I just finished a book about Judaism that was very interesting in that it showed all the ways in which many Jewish traditions came about because of all the different Empires that conquered the Jews and Palestine. Each time the Jews had a new Empire take over their land, they either scattered or became absorbed by the local culture. And then passing those new traditions down through the ages.

Why do some people treat this history as actually having been dominant for far longer than it has? Because "winners get to write history". In this country, Christianity and Western culture are the winners (for now). In Israel, you can bet it's not the same dominance. In Saudi Arabia, it's not the same dominance. And so on.
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santasdad
post Mar 3 2004, 02:28 AM
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Seems to me that people elevate judeo-christian influence above that of originally pagan greco-roman influence when it comes to defining western culture. Our legal system is based on Roman law far more than the laws of Moses. Once you get past the first ten commandments Mosaic law is pretty strange (and unrecognizable to most americans).

i didnt really see democracy being heavily promoted in the bible. Theocratic kingship maybe, but not democracy.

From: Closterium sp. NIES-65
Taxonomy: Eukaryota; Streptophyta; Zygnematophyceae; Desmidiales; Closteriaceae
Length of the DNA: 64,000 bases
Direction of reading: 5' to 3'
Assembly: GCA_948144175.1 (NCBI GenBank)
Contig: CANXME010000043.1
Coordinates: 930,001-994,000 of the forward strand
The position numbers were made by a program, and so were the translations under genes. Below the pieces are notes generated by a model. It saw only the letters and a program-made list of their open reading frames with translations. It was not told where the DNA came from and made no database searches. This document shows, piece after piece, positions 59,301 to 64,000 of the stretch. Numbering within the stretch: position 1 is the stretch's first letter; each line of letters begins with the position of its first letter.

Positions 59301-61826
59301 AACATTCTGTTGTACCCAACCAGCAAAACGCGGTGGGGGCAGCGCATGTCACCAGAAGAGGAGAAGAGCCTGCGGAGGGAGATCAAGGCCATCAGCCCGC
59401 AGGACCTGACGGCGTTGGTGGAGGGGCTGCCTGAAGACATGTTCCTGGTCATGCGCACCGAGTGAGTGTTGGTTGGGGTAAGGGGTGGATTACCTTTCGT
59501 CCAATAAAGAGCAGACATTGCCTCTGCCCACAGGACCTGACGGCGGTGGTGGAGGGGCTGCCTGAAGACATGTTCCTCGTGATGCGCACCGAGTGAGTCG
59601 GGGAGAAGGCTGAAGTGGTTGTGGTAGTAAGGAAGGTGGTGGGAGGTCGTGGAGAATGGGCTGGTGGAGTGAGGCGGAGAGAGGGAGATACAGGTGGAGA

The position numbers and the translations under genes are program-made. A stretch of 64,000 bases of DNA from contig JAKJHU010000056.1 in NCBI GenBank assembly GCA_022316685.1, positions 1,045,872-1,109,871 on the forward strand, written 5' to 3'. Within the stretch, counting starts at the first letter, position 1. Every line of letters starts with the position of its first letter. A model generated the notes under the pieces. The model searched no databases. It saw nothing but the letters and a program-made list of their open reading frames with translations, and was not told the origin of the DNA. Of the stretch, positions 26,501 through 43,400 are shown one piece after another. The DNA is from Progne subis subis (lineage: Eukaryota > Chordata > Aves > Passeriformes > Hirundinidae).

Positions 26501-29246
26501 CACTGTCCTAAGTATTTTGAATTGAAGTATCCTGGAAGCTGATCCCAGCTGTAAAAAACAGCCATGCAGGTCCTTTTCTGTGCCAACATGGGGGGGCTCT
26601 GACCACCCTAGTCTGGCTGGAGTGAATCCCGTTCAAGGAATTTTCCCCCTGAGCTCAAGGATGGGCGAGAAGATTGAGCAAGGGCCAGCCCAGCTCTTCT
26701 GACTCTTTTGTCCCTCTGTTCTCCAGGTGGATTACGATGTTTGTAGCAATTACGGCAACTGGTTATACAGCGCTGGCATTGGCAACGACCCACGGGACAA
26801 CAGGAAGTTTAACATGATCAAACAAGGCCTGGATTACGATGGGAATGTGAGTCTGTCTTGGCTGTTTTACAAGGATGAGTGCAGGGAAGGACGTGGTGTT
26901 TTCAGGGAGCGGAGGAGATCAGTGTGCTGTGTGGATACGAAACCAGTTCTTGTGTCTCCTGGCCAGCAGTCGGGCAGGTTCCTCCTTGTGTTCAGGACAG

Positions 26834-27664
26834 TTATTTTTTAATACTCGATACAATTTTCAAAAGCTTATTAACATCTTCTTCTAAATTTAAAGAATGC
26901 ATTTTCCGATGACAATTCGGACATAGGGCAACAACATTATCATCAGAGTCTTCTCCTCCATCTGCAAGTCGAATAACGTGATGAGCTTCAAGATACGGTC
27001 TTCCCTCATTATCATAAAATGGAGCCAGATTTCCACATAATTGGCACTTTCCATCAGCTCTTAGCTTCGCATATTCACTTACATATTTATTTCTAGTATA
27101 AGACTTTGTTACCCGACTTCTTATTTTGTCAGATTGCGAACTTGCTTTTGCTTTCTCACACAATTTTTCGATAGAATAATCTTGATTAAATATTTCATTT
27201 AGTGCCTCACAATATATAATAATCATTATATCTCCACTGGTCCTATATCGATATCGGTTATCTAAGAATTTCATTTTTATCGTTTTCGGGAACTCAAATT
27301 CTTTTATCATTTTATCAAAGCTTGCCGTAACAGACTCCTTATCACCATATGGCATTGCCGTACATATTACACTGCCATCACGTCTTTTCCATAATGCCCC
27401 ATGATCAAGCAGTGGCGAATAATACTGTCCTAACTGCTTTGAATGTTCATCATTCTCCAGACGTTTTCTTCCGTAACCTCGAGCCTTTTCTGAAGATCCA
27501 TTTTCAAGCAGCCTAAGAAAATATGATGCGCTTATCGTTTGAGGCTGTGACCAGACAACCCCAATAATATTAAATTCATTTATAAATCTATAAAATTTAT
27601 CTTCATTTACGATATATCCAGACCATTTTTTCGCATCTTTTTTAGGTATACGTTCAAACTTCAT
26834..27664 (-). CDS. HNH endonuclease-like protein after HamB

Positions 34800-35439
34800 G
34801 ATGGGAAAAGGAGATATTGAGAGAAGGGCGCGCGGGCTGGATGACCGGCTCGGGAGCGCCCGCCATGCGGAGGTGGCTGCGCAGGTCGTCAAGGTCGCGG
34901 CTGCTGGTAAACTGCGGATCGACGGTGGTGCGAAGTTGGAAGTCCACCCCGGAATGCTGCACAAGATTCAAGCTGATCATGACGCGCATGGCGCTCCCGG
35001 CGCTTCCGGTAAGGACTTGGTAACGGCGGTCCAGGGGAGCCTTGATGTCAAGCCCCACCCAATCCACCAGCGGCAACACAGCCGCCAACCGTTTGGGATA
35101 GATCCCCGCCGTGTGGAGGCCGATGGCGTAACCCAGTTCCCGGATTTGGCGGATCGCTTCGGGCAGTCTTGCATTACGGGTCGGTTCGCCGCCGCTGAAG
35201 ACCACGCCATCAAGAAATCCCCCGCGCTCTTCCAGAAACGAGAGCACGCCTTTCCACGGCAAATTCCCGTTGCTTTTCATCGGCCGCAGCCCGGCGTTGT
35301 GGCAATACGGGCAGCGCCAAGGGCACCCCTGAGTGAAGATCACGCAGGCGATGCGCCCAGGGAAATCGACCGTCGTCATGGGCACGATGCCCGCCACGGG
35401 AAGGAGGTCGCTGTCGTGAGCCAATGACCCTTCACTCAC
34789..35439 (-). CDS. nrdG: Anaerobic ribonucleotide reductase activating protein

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amf
post Mar 5 2004, 04:55 PM
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And it's idiots like this who propagate the misinformation:

QUOTE
One hundred couples or more lined up around Oregon's Multnomah County office building Thursday morning, hoping for official recognition of their love. A group of pastors and conservative lawmakers plan to go to court or maybe a ballot initiative to defend marriage as that between a man and a woman.

"You don't change 4,000 years of tradition," said Kelly Clark, the group's lawyer.


Source for the quote

Maybe she's all for slavery as well? There's a long and hearty tradition of adultery that maybe she'll defend next.

But it made a nice quote for the emotional readers who are against gay marriage.
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CruisingRam
post Mar 5 2004, 06:37 PM